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LS 422 Agency

by: Rachel Sutherland

LS 422 Agency 422

Rachel Sutherland
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About this Document

These notes cover pages 4-15 from weeks 1 and 2.
Commercial Law
Joshua Sheffer
Class Notes




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This 5 page Class Notes was uploaded by Rachel Sutherland on Tuesday September 13, 2016. The Class Notes belongs to 422 at Grand Valley State University taught by Joshua Sheffer in Fall 2016. Since its upload, it has received 24 views. For similar materials see Commercial Law in Legal Studies at Grand Valley State University.

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Date Created: 09/13/16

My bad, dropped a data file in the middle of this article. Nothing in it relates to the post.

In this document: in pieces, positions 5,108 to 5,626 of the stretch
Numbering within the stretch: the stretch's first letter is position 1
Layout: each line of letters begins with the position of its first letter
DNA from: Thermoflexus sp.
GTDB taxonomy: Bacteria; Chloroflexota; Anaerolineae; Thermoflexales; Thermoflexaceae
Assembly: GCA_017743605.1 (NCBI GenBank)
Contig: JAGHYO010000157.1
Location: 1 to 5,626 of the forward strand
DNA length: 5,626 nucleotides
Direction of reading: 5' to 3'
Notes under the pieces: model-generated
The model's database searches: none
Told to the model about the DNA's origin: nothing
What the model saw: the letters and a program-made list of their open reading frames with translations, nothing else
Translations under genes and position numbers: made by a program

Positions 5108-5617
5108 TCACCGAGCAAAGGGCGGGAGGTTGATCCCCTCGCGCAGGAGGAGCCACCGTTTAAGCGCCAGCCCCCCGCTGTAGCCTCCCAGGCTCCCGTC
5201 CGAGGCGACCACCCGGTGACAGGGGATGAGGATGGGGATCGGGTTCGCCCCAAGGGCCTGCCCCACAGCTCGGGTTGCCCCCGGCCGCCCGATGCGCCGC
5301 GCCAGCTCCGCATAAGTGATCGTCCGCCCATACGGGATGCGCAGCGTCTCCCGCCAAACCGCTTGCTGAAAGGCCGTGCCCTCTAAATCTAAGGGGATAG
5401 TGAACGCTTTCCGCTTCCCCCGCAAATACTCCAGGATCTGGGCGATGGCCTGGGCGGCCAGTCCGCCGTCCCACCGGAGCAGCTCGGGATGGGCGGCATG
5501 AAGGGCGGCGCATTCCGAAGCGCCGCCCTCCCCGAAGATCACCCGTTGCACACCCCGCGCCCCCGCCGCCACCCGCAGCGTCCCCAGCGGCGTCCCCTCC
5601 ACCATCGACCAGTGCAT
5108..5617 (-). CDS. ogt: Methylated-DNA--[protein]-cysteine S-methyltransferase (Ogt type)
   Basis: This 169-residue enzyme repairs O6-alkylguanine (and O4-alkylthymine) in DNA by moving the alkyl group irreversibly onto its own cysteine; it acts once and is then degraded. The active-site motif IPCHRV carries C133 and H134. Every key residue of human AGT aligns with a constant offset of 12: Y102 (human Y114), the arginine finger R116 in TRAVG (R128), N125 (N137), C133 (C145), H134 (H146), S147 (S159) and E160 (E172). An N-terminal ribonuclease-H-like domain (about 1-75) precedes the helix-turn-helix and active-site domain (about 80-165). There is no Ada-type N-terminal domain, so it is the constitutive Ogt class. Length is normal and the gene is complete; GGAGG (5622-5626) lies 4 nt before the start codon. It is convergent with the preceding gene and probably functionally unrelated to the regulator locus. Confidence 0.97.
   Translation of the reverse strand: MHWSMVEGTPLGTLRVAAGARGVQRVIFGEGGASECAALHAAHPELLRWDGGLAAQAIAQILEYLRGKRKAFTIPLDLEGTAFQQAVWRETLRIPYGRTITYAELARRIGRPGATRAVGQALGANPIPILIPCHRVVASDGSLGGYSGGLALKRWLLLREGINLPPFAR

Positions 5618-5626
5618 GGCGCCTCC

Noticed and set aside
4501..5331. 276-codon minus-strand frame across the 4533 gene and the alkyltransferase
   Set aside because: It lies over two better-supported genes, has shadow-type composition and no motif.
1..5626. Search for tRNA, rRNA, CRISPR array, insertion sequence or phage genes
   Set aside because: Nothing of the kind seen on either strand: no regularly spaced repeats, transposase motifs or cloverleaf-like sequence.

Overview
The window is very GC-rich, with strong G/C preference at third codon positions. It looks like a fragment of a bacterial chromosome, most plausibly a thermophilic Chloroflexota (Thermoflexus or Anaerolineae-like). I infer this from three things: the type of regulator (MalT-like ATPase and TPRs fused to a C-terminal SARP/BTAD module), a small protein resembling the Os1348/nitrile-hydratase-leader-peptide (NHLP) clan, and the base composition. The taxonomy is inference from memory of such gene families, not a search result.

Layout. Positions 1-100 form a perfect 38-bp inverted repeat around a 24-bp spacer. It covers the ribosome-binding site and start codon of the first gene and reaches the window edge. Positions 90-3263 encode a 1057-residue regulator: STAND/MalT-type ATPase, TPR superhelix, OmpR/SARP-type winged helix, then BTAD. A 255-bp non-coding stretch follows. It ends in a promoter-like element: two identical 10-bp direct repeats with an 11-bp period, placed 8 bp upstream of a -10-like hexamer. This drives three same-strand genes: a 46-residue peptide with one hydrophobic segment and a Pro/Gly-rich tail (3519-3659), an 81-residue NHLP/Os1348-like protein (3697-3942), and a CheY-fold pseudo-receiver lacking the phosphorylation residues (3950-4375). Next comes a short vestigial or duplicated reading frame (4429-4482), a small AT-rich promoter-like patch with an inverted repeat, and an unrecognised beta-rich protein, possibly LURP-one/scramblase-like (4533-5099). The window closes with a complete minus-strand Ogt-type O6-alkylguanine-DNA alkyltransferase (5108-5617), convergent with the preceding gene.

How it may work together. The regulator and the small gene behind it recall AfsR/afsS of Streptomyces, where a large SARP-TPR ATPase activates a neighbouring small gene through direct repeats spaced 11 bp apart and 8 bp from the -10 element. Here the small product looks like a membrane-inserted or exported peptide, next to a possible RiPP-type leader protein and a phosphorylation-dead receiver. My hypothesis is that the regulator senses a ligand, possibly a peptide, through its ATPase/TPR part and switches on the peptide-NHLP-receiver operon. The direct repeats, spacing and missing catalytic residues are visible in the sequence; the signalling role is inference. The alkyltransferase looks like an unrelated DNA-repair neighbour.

Chapter 1 Agency 1.1Agency 1. A relationship where one person acts for another person a. The person acting is the agent b. The person being acted for is the principal 2. Agent a. Can be paid or unpaid b. Performs specified or general tasks c. Gets authority to ask from the principal 3. Types of Agents a. General agent i. Authorized to transact all types of business with the principal b. Special agent ii. Authorized to do only certain acts iii. Any acts done outside of those certain acts would be unauthorized c. Since agents perform tasks for the principal, the principal can be held liable for the agent’s actions, only if it appears that the agent’s actions have been authorized by the principal 1.2An Agent’s Authorities 1. Actual authority a. Authority granted by the principal to the agent b. Express authority i. Somebody either said or wrote something down (better to have written agency agreement) c. Implied authority i. Through the actions, authority to do what is reasonably necessary to accomplish objectives of the agency ii. Can be limited by principal 2. Apparent authority a. Caused by the principal making it look like there is an agency relationship b. Principal’s conduct causes reasonable belief that a person is acting as his agent c. A third party must rely on that implication (third party is any relationship outside of the agent-principal relationship) d. Third party has to have acted to cause her harm in relying on that implication e. May be intentional or negligent 3. Ratified authority a. Agent did not originally have the authority to act on behalf of the principal, but they did anyway (ratified authority happens after the fact) b. What must occur for ratified authority i. Agent has to act on behalf of the principal, who then ratifies (approves) the act ii. Principal has to know all of the facts in the act iii. The entire act must be ratified iv. Principal has to have had authority to authorize the act when it had happened and when it was ratified v. The ratification must happen before the third party voids the act 4. Estoppel a. A public policy argument which changes what the law would otherwise hold, based on a “fairness” argument (innocent third party, reasonable belief that someone is an agent on another person’s behalf) b. Similar to apparent authority (which has more to do with the principal’s actions) c. Has more to do with the agent’s actions d. Bargaining power often an issue (court would usually find it in favor of the smaller vs. larger company) 1.3Duties Agents and Principals Owe Each Other 1. Source of Duties a. Contract i. Written or verbal agreement between two parties b. Common law of agency i. Laws that will come from judicial decisions over time 2. Duty of Performance a. Duty to obey instructions b. Instructions vs. personal judgement? i. You follow the principal’s instructions c. When there are no instructions? i. You use your best/personal judgement d. Liability for failure to follow i. The agent is liable e. Emergencies i. Implied authority to take care of something 3. Duty to Exercise Care & Skill a. Ordinary skill that is common for the type of work that is done b. Paid vs. gratuitous (free) agent i. If the paid agent does not perform, it’s a breach in contract ii. If you’re getting paid, you have a higher duty of care and skill than someone who is unpaid 4. Duty of Notification a. Knowledge acquired in course of responsibilities b. Anything relevant to the agency i. Anything they know or should know concerns the principal c. Imputed knowledge i. Principal is assumed to know anything about the agency that the agent knows 5. Duty of Loyalty a. Most important duty on agent owes a principal b. Agent is a fiduciary i. What is a fiduciary? Some who is trusted to act with the principal’s best interests in mind and not their own ii. Duty of loyalty cannot be contracted (reduced/eliminated) away 6. Duty of Loyalty: Conflicts of Interest (COI) a. Agent must avoid COI i. Complete honesty ii. Full disclosure iii. Waiver  Principal may wave COI an agent may have  Voluntary relinquishment of known right iv. Appearance of impropriety (wrongdoing) v. Competition with principal  When agency is terminated vi. Dual agency  Everybody has to be aware when there is a dual agency 7. Duty of loyalty: Confidentiality a. Cannot disclose principal’s secrets (if principal does not treat them as secrets, then agent doesn’t know they’re secrets) i. Trade secrets ii. Processes iii. Formulas iv. Recipes v. Customer lists vi. Selling techniques b. Principal must treat as secret c. Cannot use secrets when you are done working for them 8. Duty of Accounting a. Property i. Duty to give property back to principal in good condition b. Accounting i. Keeping track of receipts and expenditures c. Commingling of assets i. If agent takes money on behalf of principal, he can’t put it into his own account (monies will be mixed up) d. Embezzling 9. Principal’s Duties to Agent (source of duties are same as agent’s duties to principal’s) a. Duty of compensation i. Implied if not dealt with in an agreement b. Agency agreement should state i. Amount ii. When earned c. Contingent compensation d. Draw i. A base that you get paid  Commission based sales  Ex: $1000.00 draw, you make a total of $1500.00, so you take home $500.00 e. Real estate agents f. Principal’s duty to keep accounts 10.Duty of Reimbursement a. Agent spends own money conducting principal’s business b. To make repayment to someone for expense or loss incurred for the exact amount c. Expenses without authorization i. If no payment is discussed previously, then the payment should be whatever is normal/custom in the industry 11.Duty of Indemnification a. If agent acts negligently, the principal/employer is required to compensate the employee for a civil lawsuit against the agent b. If the behavior is intentional, the principal would not be required to pay 12.Breach by Agent (principal can…) a. Deduct from compensation b. File a civil suit c. Refuse compensation (even if there was no loss suffered/didn’t cost any money) 13.Breach by Principal a. Lien (a right to keep possession of property belonging to another person until a debt owed by that person is discharged) b. File a civil suit 1.4Liability of Principal and Agents to Third Parties  Third party is whoever the agent is dealing with/anyone outside of the agent-principal relationship 1. Liable for Agent’s Torts (two types) a. Direct liability i. When principal intended for tort to occur ii. Negligent hiring iii. Negligent supervising b. Vicarious liability i. Principal is liable for tort committed by the agent, who must have been acting within the course and scope of employment when he committed the act (principal is held liable for injury that was caused by his agent) ii. The relationship must be a principal-agency one and not an independent contractor one in order for the principal to also be found vicariously liable for the acts of his agent 2. Employee vs. Independent Contractor a. Independent contractor i. Works according to his own methods ii. Principal controls results, agent controls how b. Employee i. Principal controls the results and how/methods c. Scope of employment i. Time and space limits ii. Intended to serve employer iii. Act of type authorized 3. Negligence vs. Intentional Tort a. Negligence i. Principal is often liable b. Intentional i. Principal is not liable unless the principal caused it or it was foreseeable by the principal 4. Agent’s Representations a. Principal bound if: i. Express authority ii. Implied authority iii. Apparent authority b. Protections i. Exculpatory (evidence favorable to the defendant to exonerate guilt) clause  Exculpatory clause is a contract provision that relieves one party of liability if damages are caused during the time of the contract ii. Printed offer forms 5. Notice to Agent  When third party gives notice to agent: a. Considered notice to principal if: i. Relates to the business of the agency ii. Within the scope of the agency’s responsibility and authority iii. If it’s outside of that scope and authority, it’s only notice to the principal if the agent actually gives that notice to the principal